The Fore River Bridge, constructed as a temporary structure a decade ago, has long outlasted its original intent and the patience of South Shore residents who regularly deal with its creaking infrastructure and rush-hour openings.
A new bridge, controversial itself but far superior to the current one, according to state officials, is scheduled to open in five years at a cost of $244 million. Its design, Gov. Deval Patrick said during a groundbreaking ceremony on Friday, is "thoughtful and sensible."
"It certainly beats the temporary bridge we have now," Patrick said.
Humor about the vertical lift bridge looming behind local, state and federal officials ran throughout the event, lending a lighter tone to what the officials acknowledged is a serious issue for residents of Weymouth, Quincy and towns throughout the area.
"This is a day that is long overdue," Sen. Robert Hedlund, R-Weymouth, said. "Hopefully it will be a safe, efficient project that will come in on time and under budget."
The project, part of Patrick's Accelerated Bridge Program that began in 2008, involves widening the Fore River channel and creating a structure that has a higher vertical clearance, allowing for fewer openings.
Critics of the new bridge's design, selected by the Massachusetts Department of Transportation, have included officials from Weymouth, Braintree and Quincy, along with residents of the towns. They have called the vertical lift design expensive and cumbersome, and a bascule-style design more visually appealing and easier to maintain.
Construction has also been a concern, especially regarding traffic that could be pushed into other areas of Weymouth and surrounding towns. Mayor Sue Kay said on Friday that she spoke with project managers and is optimistic that construction will proceed smoothly. It is scheduled to happen in several phases and be completed by fall 2016.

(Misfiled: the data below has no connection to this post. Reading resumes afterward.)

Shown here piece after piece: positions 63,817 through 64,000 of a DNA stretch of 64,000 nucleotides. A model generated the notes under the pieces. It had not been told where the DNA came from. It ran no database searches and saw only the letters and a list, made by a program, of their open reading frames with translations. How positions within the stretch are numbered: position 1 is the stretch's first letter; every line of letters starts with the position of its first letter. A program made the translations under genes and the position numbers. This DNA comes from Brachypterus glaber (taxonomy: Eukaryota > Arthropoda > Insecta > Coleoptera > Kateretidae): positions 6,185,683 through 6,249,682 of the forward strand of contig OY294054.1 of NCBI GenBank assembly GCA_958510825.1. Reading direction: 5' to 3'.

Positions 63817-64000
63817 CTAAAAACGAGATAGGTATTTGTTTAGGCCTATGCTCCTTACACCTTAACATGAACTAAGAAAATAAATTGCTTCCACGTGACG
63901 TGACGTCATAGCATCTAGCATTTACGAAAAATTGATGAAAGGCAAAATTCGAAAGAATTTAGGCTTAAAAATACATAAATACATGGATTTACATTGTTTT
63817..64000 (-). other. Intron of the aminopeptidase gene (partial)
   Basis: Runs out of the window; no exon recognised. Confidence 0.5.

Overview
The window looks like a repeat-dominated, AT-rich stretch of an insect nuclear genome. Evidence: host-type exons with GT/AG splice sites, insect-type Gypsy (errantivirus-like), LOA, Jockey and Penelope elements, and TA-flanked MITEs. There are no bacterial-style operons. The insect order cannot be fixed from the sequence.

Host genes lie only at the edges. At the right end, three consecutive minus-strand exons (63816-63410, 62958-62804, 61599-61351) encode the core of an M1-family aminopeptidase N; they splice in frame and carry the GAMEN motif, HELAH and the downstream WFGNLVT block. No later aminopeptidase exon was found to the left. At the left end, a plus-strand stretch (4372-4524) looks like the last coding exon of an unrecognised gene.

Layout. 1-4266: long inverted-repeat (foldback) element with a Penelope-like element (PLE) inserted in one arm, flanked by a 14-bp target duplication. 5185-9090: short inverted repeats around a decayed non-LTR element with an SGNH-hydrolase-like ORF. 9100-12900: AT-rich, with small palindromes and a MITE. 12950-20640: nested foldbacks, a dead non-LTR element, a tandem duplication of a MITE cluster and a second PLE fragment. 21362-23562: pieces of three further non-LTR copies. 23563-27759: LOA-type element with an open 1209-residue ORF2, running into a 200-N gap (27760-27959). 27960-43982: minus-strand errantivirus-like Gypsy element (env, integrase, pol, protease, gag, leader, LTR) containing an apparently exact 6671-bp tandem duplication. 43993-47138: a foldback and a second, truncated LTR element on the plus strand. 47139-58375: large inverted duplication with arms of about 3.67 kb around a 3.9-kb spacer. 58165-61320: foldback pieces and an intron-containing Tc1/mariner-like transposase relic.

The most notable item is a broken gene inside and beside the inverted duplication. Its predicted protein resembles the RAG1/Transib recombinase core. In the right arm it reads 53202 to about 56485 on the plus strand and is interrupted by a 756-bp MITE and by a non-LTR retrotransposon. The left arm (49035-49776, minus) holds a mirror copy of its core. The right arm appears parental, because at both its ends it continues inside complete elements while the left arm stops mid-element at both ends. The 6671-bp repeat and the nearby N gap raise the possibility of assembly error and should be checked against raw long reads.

"I have been assured there will be the least amount of negative impacts," Kay said.
The MassDOT, on its project website, notes that during most of the construction period the bridge will remain open at full capacity, though there will be some limits to that capacity. Planning of those limits will take place between the state and local officials, with advance notice to residents. Access to adjacent businesses will be maintained.
Contact information related to the project can be found at http://www.massdotprojectsforeriverbridge.info/contact.html.
The new bridge will have two, 12-foot wide travel lanes on each side, along with five-foot bike lanes, according to a state press release. Pedestrian sidewalks will be six and a half feet wide on the bridge and expand to nine feet on the approaches. JF White and Skanska-Koch will collaborate on the project.
"This is the culmination of a long, long process," Rep. Ronald Mariano, D-Quincy, said. "This is vital. If you've traveled it at rush hour you know."
Rep. James Murphy, D-Weymouth, who was re-elected earlier this week, came into office around the same time the temporary bridge was built.
"It's nice to know that the bridge is temporary and I wasn't," he said.
MassDOT Secretary and CEO Richard Davey joked that he has known Rep. Tackey Chan, D-Quincy, "certainly longer than the temporary bridge" has been around.
"The steel reminds me of the erector sets I did as a kid," Chan said.